Sunday, 21 August 2011

ship it

(When I saw that title on the tweet that linked me to this post, I thought it was going to be about shipping. Like, romance. No.)

Basically, they discover a catastrophic-but-rare bug in a game shortly before ship date, and rather than delay the game to put in a fix, ship it anyway.

I've never worked in a big game company, I don't know much about console games. Trying to extrapolate from a business perspective, I can kind of see their point in not addressing it. The majority of customers never finish games, so a bug that only happens sixteen hours in is already of lower importance (no surprise, anyone who plays games has seen how much buggier the endgames get.) On top of that, it requires the player doing something unusual at a precise moment. (At least, I'm guessing that the autosave is somehow visible, in order for the tester to have been able to find and replicate this behavior.) So the odds of a normal player hitting it seem low, and therefore IF it really would take ages to fix, you can see why they wouldn't.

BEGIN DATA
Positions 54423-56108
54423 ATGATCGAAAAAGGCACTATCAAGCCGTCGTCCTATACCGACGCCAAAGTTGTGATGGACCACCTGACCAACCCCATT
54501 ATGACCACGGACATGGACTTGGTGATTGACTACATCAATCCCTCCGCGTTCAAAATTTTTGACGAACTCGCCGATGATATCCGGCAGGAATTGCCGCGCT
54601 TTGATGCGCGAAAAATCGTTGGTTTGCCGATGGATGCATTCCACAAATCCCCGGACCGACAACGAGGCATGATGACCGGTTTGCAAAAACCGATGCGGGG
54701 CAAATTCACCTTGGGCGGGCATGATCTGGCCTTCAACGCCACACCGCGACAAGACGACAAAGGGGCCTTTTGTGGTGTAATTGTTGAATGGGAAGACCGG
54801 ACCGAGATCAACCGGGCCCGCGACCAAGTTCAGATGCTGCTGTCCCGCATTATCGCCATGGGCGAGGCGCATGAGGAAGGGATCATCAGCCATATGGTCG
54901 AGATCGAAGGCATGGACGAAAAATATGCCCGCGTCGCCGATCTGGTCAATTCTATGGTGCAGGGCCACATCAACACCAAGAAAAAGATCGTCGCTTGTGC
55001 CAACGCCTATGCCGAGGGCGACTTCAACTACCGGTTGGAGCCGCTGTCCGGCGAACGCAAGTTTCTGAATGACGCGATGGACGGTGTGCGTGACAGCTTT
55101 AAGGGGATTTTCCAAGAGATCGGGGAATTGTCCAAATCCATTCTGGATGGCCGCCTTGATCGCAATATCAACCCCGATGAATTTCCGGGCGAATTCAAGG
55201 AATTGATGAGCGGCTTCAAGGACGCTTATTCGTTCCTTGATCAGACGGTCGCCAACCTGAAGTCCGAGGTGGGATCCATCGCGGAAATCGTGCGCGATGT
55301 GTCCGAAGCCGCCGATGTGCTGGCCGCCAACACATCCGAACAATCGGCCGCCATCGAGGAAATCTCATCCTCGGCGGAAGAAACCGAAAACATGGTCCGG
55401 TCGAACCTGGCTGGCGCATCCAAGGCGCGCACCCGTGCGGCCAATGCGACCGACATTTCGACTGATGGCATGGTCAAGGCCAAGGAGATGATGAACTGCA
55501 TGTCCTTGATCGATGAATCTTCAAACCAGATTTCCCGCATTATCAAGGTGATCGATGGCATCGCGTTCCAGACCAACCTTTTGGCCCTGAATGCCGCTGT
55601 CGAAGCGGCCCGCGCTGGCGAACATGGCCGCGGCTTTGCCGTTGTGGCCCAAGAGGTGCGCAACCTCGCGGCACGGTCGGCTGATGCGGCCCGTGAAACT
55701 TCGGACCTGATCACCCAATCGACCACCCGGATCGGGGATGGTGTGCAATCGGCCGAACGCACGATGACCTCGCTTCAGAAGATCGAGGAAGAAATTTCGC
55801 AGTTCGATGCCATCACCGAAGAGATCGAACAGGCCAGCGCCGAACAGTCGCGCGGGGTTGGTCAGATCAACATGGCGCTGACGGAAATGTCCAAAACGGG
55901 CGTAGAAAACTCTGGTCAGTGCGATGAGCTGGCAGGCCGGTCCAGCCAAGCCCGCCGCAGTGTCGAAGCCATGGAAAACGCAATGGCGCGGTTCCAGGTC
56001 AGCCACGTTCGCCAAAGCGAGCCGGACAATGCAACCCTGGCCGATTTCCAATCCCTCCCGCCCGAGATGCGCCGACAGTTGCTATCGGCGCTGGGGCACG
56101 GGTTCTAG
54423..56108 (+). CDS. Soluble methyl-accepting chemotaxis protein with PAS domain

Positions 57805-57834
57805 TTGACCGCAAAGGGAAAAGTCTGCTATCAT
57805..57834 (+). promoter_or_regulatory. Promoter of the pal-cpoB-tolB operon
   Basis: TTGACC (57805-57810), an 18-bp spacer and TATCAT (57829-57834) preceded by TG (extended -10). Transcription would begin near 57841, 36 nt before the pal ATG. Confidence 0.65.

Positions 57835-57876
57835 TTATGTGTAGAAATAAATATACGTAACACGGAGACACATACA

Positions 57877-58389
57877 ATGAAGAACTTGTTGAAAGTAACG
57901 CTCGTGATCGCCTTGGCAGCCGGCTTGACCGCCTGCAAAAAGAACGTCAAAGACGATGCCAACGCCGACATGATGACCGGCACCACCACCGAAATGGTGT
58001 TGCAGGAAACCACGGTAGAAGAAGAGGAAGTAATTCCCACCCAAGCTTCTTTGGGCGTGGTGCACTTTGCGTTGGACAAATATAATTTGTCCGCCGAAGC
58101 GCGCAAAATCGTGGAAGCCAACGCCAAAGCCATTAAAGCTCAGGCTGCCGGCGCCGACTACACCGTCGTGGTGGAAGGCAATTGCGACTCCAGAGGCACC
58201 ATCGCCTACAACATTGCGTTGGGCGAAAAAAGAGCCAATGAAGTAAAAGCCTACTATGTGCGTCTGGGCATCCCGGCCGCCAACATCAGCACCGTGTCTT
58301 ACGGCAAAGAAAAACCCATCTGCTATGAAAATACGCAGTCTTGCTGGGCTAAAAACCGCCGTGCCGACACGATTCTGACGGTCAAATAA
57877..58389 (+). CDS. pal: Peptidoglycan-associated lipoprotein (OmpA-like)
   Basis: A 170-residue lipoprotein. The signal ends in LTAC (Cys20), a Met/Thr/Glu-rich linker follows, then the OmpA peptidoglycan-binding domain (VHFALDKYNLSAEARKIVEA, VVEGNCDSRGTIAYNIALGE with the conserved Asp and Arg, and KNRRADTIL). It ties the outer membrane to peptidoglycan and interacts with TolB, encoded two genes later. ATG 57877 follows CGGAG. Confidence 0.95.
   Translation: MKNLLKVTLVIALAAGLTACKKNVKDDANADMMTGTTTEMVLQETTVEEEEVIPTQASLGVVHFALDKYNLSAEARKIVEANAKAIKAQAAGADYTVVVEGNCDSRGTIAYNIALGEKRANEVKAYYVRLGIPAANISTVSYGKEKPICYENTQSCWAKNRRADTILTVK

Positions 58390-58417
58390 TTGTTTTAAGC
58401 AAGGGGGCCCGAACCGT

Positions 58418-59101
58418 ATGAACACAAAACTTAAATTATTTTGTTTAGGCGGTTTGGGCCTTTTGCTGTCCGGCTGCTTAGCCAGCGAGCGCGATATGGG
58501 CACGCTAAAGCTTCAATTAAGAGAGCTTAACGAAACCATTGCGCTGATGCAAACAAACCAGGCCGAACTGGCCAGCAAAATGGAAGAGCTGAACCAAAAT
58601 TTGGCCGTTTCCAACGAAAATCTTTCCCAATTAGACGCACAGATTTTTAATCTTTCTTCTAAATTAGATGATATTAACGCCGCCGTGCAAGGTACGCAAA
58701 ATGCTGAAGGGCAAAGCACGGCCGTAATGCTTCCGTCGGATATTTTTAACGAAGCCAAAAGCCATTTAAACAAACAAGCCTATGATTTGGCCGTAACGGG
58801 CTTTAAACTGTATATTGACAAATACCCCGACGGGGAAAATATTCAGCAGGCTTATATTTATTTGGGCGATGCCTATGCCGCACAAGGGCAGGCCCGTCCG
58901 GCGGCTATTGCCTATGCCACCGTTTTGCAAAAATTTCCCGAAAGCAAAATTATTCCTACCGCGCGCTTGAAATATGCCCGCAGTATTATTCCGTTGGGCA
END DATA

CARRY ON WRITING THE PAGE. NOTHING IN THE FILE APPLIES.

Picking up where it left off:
On the other hand, bricking your console is a much bigger deal than just not fixing a crash bug. (Of course, that also sounds like a bug in the console, no?) I have no idea what game this was, but if they didn't report the problem to the console manufacturers and take responsibility in case the bug did hit someone... lawsuit?

Anyway. I can see why you might not fix the bug. But I can't see why you'd fire the poor tester trying to tell you what you'd done. :)

1 comment:

Anonymous said...

That's a pretty good bug story, but I'm not sure the firing in that anecedote is a case so much of 'He found a major bug, fire him' as 'The project is shipping, time to lay off the QA department.'

Actually, I'm pretty nonplussed by most of the stories on that site.